Anna itibaren Digwar, Jharkhand 825109, Hindistan
This is a story about a family, of a mother and three daughters, as well as their extended family of cousins, step brothers and sisters-in-law and their current love interests. There is selfishness and greed; there are parties and laughter; there is music and books and love; there is heartbreak and deceit. It seems a formula for success. The eldest daughter, Elinor, is the only rational one. Her next sister, Marianne, is a silly, selfish flighty girl who cares nothing of anyone else’s problems and wants everyone to focus on her own. The third sister barely gets mentioned, as she is not old enough to fall madly in love with the wrong guy and then make a scene about it when he doesn’t love her back. The brother and sister-in-law are greedy and care only about money, even though they have plenty and don’t share it with the rest of the family. The cousins are only focused on parties and gaiety and fun. My impression of this book was that they spend the whole time having parties and looking for a husband. They fall in love with men who are unfaithful and they act quite silly about it upon realizing the man doesn‘t love them. The men are all fickle and quite rude about it, pretty much ignoring the girls once they have had enough of them and never communicating with anyone. I almost didn’t like them until I recollected that this book was written roughly 200 years ago and times WERE different then. However, I find it hard to relate and also to distance these girls from our modern times. If they were here right now, they would be completely out of place. I would tell them to shut up or to stand up for themselves for God’s sakes! This is an era where men and women still marry for money and class. An era where your mother can arrange your marriage to a “suitable” beau. An era where the women didn’t work and then men were landlords as an occupation. It is an era that I do like to read about and would like to understand, but that I have a hard time relating to. Maybe it’s Austen’s style of writing. Maybe it’s just the era. However, for such an old book, it is sometimes amazing how much things really haven’t changed. I think this quote still holds true today. “Shyness is only the effect of a sense of inferiority in some way or other. If I could persuade myself that my manners were perfectly easy and graceful, I should not be shy”. This one just cracks me up. “Elinor agreed to it all, for she did not think he deserved the compliment of rational opposition”. So she didn’t argue with him. She was snubbing him by not giving him the satisfaction of an argument. I love it. What an insult! But the best quote is this one at the end, which redeems Marianne. She finally turns around and realizes that she is not the only person in the world and the learns to respect and care about other people. She realizes that the man she loved when young was worthless and the one who has stood by and loved her for years is priceless. “Marianne Dashwood was born to an extraordinary fate. She was born to discover the falsehood of her own opinions, and to counteract, by her conduct, her most favourite maxims. She was born to overcome an affection formed so late in life as at seventeen, and with no sentiment superior to strong esteem and lively friendship, voluntarily to give her hand to another!” I cannot say I really liked this book as much as I thought I would. From hearing what other people have said, I thought it would be absolutely great. It was just okay. I have found that there are several classics that I feel about this way. Maybe the hype is just too much. My expectations are too high. Or maybe I am just not into this style of book. I will keep trying however. I give it a 3 out of 5. I liked this book but I did not love it.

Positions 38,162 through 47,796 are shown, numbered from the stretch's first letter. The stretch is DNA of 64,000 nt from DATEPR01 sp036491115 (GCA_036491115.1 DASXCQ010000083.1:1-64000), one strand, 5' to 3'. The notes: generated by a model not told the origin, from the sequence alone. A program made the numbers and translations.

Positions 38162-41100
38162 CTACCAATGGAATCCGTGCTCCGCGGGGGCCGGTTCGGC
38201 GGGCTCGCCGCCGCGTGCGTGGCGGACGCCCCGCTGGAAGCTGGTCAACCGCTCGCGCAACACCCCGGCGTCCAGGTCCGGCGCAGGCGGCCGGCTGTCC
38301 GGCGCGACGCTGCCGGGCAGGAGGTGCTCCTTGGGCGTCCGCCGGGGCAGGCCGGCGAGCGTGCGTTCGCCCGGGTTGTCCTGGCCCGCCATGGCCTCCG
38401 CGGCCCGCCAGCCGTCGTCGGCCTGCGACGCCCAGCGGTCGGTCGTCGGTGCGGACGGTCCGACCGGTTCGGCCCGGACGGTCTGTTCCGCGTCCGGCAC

"Die Zeiten des Umbruchs gehen auch an Komponisten nicht spurlos vorbei. So trifft es Gustav von Holst bei seinem Aufenthalt in einer englischen Landgemeinde, die Polizei möchte ihn sprechen, das Vergehen, ein deutscher Name zu Beginn des ersten Weltkriegs, Haydn machen seine Bilder englischer Seeschlachten unter Nelson zu schaffen, napoleonische Soldaten besetzen sein Haus, Schostakowitsch plagen Alpträume, dem fünffachen Träger des Stalinpreises ist der „Große Führer“ abhanden gekommen, eine neue Zeit bahnt sich an, und zum Schluß muß sich im restaurierten Kaiserreich Österreich Schubert für seine Nähe zur Tiroler Freiheitsbewegung verantworten. So hätte es sein können, die Umstände waren entsprechend. Für Geschichtsinteressierte ein gelungenes Spiel mit den Fakten, warum sollte es sich nicht so zugetragen haben? Jedenfalls geben die Geschichten einen Einblick in die jeweilige Zeit, denn diese wird gewöhnlich nicht so punktuell abgehandelt. Musikinteressierte werden sicherlich in den Werken die jeweiligen Veränderungen aufspüren können, mir fehlt hierzu allerdings das notwendige Wissen, deshalb bleibt dieser Bereich unberücksichtigt. Alles in allem, ein kurzer Einstieg in ein größeres Thema."